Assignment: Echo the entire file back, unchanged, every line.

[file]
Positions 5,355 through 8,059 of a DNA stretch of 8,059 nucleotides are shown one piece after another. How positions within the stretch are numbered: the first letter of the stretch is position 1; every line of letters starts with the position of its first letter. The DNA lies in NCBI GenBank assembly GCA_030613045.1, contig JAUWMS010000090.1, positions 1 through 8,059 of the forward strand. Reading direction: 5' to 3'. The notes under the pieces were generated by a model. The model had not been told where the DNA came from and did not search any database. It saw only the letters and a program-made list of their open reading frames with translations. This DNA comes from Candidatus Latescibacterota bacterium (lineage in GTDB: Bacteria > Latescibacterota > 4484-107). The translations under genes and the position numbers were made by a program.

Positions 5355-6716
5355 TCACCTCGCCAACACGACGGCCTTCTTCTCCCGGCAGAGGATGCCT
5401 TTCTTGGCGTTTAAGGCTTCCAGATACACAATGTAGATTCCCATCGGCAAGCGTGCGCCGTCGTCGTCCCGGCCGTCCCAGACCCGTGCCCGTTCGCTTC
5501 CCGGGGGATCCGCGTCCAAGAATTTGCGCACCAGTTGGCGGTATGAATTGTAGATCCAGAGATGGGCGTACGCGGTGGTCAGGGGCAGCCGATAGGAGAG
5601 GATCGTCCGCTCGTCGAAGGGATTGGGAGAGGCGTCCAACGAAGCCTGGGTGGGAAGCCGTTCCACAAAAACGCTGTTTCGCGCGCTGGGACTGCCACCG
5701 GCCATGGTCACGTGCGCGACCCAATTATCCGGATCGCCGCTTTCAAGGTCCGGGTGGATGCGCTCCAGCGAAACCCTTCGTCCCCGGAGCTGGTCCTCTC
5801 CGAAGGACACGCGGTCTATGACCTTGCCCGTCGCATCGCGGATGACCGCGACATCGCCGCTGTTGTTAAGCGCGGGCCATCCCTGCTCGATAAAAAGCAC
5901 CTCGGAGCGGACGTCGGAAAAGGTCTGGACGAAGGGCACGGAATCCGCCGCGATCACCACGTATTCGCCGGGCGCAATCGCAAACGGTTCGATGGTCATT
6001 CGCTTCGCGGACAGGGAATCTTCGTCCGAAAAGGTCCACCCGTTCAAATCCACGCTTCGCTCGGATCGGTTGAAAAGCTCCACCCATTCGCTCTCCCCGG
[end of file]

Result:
Positions 5,355 through 8,059 of a DNA stretch of 8,059 nucleotides are shown one piece after another. How positions within the stretch are numbered: the first letter of the stretch is position 1; every line of letters starts with the position of its first letter. The DNA lies in NCBI GenBank assembly GCA_030613045.1, contig JAUWMS010000090.1, positions 1 through 8,059 of the forward strand. Reading direction: 5' to 3'. The notes under the pieces were generated by a model. The model had not been told where the DNA came from and did not search any database. It saw only the letters and a program-made list of their open reading frames with translations. This DNA comes from Candidatus Latescibacterota bacterium (lineage in GTDB: Bacteria > Latescibacterota > 4484-107). The translations under genes and the position numbers were made by a program.

Positions 5355-6716
5355 TCACCTCGCCAACACGACGGCCTTCTTCTCCCGGCAGAGGATGCCT
5401 TTCTTGGCGTTTAAGGCTTCCAGATACACAATGTAGATTCCCATCGGCAAGCGTGCGCCGTCGTCGTCCCGGCCGTCCCAGACCCGTGCCCGTTCGCTTC
5501 CCGGGGGATCCGCGTCCAAGAATTTGCGCACCAGTTGGCGGTATGAATTGTAGATCCAGAGATGGGCGTACGCGGTGGTCAGGGGCAGCCGATAGGAGAG
5601 GATCGTCCGCTCGTCGAAGGGATTGGGAGAGGCGTCCAACGAAGCCTGGGTGGGAAGCCGTTCCACAAAAACGCTGTTTCGCGCGCTGGGACTGCCACCG
5701 GCCATGGTCACGTGCGCGACCCAATTATCCGGATCGCCGCTTTCAAGGTCCGGGTGGATGCGCTCCAGCGAAACCCTTCGTCCCCGGAGCTGGTCCTCTC
5801 CGAAGGACACGCGGTCTATGACCTTGCCCGTCGCATCGCGGATGACCGCGACATCGCCGCTGTTGTTAAGCGCGGGCCATCCCTGCTCGATAAAAAGCAC
5901 CTCGGAGCGGACGTCGGAAAAGGTCTGGACGAAGGGCACGGAATCCGCCGCGATCACCACGTATTCGCCGGGCGCAATCGCAAACGGTTCGATGGTCATT
6001 CGCTTCGCGGACAGGGAATCTTCGTCCGAAAAGGTCCACCCGTTCAAATCCACGCTTCGCTCGGATCGGTTGAAAAGCTCCACCCATTCGCTCTCCCCGG